Newsportal - Ruhr-Universität Bochum
“I never planned to become an academic”
As soon as Professor Martin Paul has been elected as the new Rector, he enters into dialogue with the people at Ruhr-Universität. In our interview, the renowned researcher and (still) President of Maastricht University talks about his role models, what position he would play in football, why he considers Bochum to be one of the most exciting universities in Germany and what he has planned for his term of office starting in November 2021.
At 17, you still have dreams. What was yours?
I actually wanted to become a doctor because I’m good with people. But you can’t plan everything in life. I had a professor in Heidelberg who involved us students in his research wherever he could. He was all about the cause, everyone could participate and was appreciated. That opened the door to research for me and so I took this path. Later, too, it was always such chance encounters with role models that inspired and guided me.
In my doctoral supervisor’s lab, the philosopher Karl Popper was required reading.
What would be your advice to young people today to find their way?
I would advise them to follow their instincts, connect with people and seize opportunities. Some already have clear ideas about what they want to study. But many don’t know yet. I’ve always found programmes to be very good that allow students to try things out and develop their talents. With a diversified Bachelor’s degree modelled on the Liberal Arts and Science Colleges in the USA. I would also like to discuss this for Bochum.
In my doctoral supervisor’s lab, the philosopher Karl Popper was required reading. One of his maxims is: “Optimism is a moral duty. One must concentrate on the things that are to be done and for which one is responsible”. This philosophical input has shaped the rest of my life at least as much as my academic studies.
You have achieved a lot in your career. What has been your most gratifying experience so far?
Definitely being elected President of Maastricht University. For one thing, the office as such is a great honour. But on top of that, I became the first German president of a Dutch university, and that was by no means a matter of course. One must not forget that the traumatisation caused by the Nazi crimes still reverberates in the Netherlands. When I was allowed to lay a wreath as my first official act on Remembrance Day on 4 May to commemorate the Dutch war victims since the beginning of the Second World War – that probably moved me the most of all professional experiences.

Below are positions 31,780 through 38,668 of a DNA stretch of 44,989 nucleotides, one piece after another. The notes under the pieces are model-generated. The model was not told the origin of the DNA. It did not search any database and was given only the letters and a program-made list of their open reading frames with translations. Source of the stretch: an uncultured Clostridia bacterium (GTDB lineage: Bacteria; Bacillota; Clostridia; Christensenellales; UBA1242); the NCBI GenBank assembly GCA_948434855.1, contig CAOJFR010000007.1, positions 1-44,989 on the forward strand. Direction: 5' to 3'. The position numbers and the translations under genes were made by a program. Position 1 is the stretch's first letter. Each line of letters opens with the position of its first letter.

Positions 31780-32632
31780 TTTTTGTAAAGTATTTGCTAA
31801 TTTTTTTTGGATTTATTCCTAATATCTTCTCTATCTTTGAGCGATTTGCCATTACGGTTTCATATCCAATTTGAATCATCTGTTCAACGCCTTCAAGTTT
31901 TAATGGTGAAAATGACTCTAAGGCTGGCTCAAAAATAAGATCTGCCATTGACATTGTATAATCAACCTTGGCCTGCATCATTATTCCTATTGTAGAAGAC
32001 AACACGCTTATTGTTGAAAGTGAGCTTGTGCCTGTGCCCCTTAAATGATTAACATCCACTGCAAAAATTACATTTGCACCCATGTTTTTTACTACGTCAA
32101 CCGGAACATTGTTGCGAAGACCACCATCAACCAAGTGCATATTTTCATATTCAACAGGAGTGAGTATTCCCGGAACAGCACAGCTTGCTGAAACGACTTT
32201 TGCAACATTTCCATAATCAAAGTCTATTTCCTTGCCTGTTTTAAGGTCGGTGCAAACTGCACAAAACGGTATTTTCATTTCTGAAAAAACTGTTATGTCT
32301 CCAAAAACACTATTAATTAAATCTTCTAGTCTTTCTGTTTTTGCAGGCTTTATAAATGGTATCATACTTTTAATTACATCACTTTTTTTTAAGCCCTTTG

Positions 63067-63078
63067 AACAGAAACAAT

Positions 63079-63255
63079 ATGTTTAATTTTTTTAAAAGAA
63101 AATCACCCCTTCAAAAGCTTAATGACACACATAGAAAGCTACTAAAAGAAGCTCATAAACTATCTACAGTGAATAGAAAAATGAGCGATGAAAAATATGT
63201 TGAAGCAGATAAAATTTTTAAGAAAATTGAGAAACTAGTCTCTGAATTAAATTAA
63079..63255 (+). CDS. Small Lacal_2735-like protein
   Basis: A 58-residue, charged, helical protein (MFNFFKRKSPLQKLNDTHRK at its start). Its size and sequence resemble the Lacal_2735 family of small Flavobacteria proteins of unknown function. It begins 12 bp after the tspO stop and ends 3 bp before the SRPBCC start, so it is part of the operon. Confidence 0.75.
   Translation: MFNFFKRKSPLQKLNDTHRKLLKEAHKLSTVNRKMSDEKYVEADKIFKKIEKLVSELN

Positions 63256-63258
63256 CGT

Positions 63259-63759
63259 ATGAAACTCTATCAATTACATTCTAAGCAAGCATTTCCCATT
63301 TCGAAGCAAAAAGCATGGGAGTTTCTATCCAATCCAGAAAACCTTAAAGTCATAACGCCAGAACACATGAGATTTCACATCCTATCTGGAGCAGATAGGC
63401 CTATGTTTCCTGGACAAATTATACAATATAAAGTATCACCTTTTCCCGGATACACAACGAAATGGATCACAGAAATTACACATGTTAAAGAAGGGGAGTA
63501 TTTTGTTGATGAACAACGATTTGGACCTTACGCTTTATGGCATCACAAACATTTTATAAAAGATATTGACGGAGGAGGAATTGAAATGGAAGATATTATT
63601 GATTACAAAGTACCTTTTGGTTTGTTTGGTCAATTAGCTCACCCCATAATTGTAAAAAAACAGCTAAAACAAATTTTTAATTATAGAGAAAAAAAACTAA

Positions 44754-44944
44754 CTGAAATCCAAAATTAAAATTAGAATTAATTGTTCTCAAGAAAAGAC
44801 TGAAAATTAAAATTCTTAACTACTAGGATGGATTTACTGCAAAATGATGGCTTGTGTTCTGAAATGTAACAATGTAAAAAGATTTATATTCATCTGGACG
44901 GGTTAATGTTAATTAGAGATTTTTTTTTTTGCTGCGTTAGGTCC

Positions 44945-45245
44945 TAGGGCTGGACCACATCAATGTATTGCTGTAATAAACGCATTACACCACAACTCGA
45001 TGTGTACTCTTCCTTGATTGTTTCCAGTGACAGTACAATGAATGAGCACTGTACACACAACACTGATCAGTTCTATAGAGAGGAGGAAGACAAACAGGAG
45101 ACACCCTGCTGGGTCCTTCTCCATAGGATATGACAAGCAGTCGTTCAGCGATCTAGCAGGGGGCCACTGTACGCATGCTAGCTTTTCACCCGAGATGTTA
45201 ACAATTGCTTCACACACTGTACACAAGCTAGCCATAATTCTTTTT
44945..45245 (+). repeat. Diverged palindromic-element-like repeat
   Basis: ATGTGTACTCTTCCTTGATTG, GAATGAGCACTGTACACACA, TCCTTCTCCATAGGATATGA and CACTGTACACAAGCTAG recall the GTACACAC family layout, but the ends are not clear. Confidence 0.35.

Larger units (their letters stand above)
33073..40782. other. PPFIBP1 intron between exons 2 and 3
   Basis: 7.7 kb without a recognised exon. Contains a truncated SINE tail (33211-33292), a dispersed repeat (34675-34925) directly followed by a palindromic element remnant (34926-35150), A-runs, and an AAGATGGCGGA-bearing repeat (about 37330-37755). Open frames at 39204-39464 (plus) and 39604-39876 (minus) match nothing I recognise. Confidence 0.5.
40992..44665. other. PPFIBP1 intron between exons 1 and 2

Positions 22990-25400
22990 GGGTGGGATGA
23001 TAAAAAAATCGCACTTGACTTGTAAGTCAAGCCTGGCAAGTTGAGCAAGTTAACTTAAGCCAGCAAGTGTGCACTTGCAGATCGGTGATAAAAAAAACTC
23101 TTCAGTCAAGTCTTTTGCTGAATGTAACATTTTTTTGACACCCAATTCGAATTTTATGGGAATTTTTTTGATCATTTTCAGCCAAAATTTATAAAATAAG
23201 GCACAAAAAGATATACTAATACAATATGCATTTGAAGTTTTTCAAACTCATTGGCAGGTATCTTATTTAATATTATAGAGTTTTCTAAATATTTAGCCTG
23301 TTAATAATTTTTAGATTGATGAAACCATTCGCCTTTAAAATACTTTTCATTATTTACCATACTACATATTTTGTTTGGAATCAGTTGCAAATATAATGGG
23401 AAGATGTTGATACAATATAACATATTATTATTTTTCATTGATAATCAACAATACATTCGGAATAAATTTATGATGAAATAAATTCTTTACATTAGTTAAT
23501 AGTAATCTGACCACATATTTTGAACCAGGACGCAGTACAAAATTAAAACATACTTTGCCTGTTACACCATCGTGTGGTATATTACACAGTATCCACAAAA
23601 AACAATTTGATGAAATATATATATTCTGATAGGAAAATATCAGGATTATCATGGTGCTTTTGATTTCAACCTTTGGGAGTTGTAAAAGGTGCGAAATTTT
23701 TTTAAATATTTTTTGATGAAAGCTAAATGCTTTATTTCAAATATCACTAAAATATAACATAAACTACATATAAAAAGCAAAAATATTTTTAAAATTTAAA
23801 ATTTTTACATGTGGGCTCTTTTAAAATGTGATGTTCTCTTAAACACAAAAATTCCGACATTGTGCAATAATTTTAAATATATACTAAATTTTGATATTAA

I find the Ruhr-Universität’s founding history in a post-industrial region particularly appealing.
Why did you choose Bochum and the Ruhr region?
I find the Ruhr-Universität’s founding history in a post-industrial region particularly appealing – there are definitely parallels to Maastricht. This creates a unique culture of innovation, the drive for change that is firmly entrenched at Ruhr-Universität Bochum, which was founded as a reform university.
Then there is the straightforward nature of the local people. People quickly get talking in the Ruhr region. That is something I appreciate very much. This unique spirit in Bochum struck me as something very positive when I was a member of the review committee in the recent Excellence Round. Even if Bochum narrowly failed to make it: RUB stands out and is one of the most exciting universities in Germany.
The Ruhr region as a whole is also one of the densest academic and research regions in Europe and boasts enormous potential. I find it much more interesting to help develop this potential than to go to a more or less saturated university. If I were a football coach, I could never coach FC Bayern München. I would rather want to lead a team of talents to the top.